After 2 years of exploration in deep underground caves, we unveil this remarkable fossil

After 2 years of exploration in deep underground caves, we unveil this remarkable fossil

Title: Unearthing a Rare Fossil: The Journey to Retrieve a Near-Complete Skeleton of an Extinct Kangaroo

Embarking on a challenging two-year mission, a team of researchers and cavers ventured into the depths of Potholes Cave Reserve in eastern Victoria, Australia. Their goal was to excavate an extraordinary fossil – a nearly complete skeleton of the extinct short-faced kangaroo, Simosthenurus occidentalis. This article recounts their arduous journey and the significance of their findings.

The Discovery:
The discovery began in 2011 when a local caving group stumbled upon an unusual animal skull in Nightshade Cave. Recognizing its potential importance, one of the cavers reported the find to Melbourne Museum. However, the skull appeared to be irretrievable due to its location under boulders in a narrow vertical collapse. The cave was subsequently closed to protect its contents.

The Return:
In 2021, renewed interest in the find led to a return expedition. Equipped with ropes and determination, the team descended into the cave, navigating through tight passages and narrow chambers adorned with delicate stalactites and calcite formations. After hours of exploration, they rediscovered the fossil, only to find it in a state of collapse. The changing air currents and humidity had made it vulnerable.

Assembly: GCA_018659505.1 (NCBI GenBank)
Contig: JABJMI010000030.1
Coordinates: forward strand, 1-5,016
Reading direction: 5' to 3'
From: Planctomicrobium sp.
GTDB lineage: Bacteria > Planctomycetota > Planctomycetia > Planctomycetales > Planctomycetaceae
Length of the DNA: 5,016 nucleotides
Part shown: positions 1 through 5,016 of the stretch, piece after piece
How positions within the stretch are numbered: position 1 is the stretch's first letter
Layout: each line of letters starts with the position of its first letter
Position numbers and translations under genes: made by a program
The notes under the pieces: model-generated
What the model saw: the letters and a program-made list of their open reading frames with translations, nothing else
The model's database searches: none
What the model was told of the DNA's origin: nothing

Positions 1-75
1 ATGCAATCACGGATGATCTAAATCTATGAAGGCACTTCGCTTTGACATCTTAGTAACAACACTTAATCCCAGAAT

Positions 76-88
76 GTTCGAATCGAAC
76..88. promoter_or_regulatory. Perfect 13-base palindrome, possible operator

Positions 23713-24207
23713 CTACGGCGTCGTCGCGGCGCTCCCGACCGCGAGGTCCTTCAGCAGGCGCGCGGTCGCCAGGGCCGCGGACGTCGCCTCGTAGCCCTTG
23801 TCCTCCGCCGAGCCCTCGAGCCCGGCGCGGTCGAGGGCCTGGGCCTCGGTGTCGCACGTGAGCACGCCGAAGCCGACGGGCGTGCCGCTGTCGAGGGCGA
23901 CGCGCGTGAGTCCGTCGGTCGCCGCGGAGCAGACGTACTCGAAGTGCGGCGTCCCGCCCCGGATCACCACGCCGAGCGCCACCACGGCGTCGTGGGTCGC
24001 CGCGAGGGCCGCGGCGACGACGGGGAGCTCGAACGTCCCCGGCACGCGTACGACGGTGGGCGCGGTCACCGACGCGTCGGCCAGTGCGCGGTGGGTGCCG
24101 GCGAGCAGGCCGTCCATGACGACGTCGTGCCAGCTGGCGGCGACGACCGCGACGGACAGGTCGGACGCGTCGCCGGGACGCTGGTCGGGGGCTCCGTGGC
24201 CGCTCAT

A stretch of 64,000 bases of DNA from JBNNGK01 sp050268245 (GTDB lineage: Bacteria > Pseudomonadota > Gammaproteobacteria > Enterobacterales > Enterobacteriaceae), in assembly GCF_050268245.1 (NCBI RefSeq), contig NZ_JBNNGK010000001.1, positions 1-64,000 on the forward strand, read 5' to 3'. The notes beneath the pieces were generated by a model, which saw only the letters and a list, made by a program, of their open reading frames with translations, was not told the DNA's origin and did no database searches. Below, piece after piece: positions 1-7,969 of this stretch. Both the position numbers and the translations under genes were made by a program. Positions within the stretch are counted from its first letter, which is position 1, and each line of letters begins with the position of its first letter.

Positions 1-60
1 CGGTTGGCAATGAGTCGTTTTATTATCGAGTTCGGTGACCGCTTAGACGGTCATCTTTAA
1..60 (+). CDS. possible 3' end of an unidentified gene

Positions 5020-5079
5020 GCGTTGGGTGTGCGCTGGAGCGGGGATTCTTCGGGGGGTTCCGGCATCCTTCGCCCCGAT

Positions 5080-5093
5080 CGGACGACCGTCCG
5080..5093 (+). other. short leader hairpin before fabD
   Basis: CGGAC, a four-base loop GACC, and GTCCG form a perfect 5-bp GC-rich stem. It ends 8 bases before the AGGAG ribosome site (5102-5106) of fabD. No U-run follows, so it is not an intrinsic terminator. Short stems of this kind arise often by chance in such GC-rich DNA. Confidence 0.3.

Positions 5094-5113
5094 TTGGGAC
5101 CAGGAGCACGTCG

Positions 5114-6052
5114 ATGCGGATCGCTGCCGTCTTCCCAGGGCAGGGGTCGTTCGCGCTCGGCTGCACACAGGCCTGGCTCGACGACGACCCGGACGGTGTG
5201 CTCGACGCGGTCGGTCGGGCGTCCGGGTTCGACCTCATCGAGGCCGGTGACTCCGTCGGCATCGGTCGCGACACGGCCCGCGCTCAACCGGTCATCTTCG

The Retrieval:
Over subsequent trips, the team carefully excavated and preserved the fossil. They uncovered not only the skull but also vertebrae, shoulders, hips, limbs, and a narrow ribcage. The fossilized remains were remarkably intact, providing a rare glimpse into the anatomy of this extinct kangaroo species.

Identification and Significance:
Through detailed comparisons with fossils in the Museums Victoria State Collection, the skeleton was identified as Simosthenurus occidentalis. Comprising 150 preserved bones, it is the most complete fossil skeleton found in a Victorian cave to date. The fact that it belonged to a juvenile kangaroo further distinguishes it from other examples of the species.

Insights into Australia’s Megafauna:
Short-faced kangaroos were once abundant in Australia’s rainforests, but they disappeared around 45,000 years ago during a period of mass extinction. The radiocarbon dating of the skeleton places it at 49,400 years old, making it one of the last of its kind. This finding sheds light on the extinction of Australia’s megafauna, including up to 85% of its species.

Research Opportunities:
The near-complete skeleton provides valuable insights into the anatomy and behavior of short-faced kangaroos. Researchers are particularly interested in studying the creature’s gait and whether it walked rather than hopped. With detailed 3D models, scientists from around the world can now study this unique specimen.

Preservation and Global Research:
The fossil, along with others from Nightshade Cave, is now housed at Melbourne Museum’s Research Institute. This ensures its perpetual care and preservation while also providing a gateway to global research. The discovery not only connects us to East Gippsland’s past but also opens doors to a deeper understanding of Australia’s ancient fauna.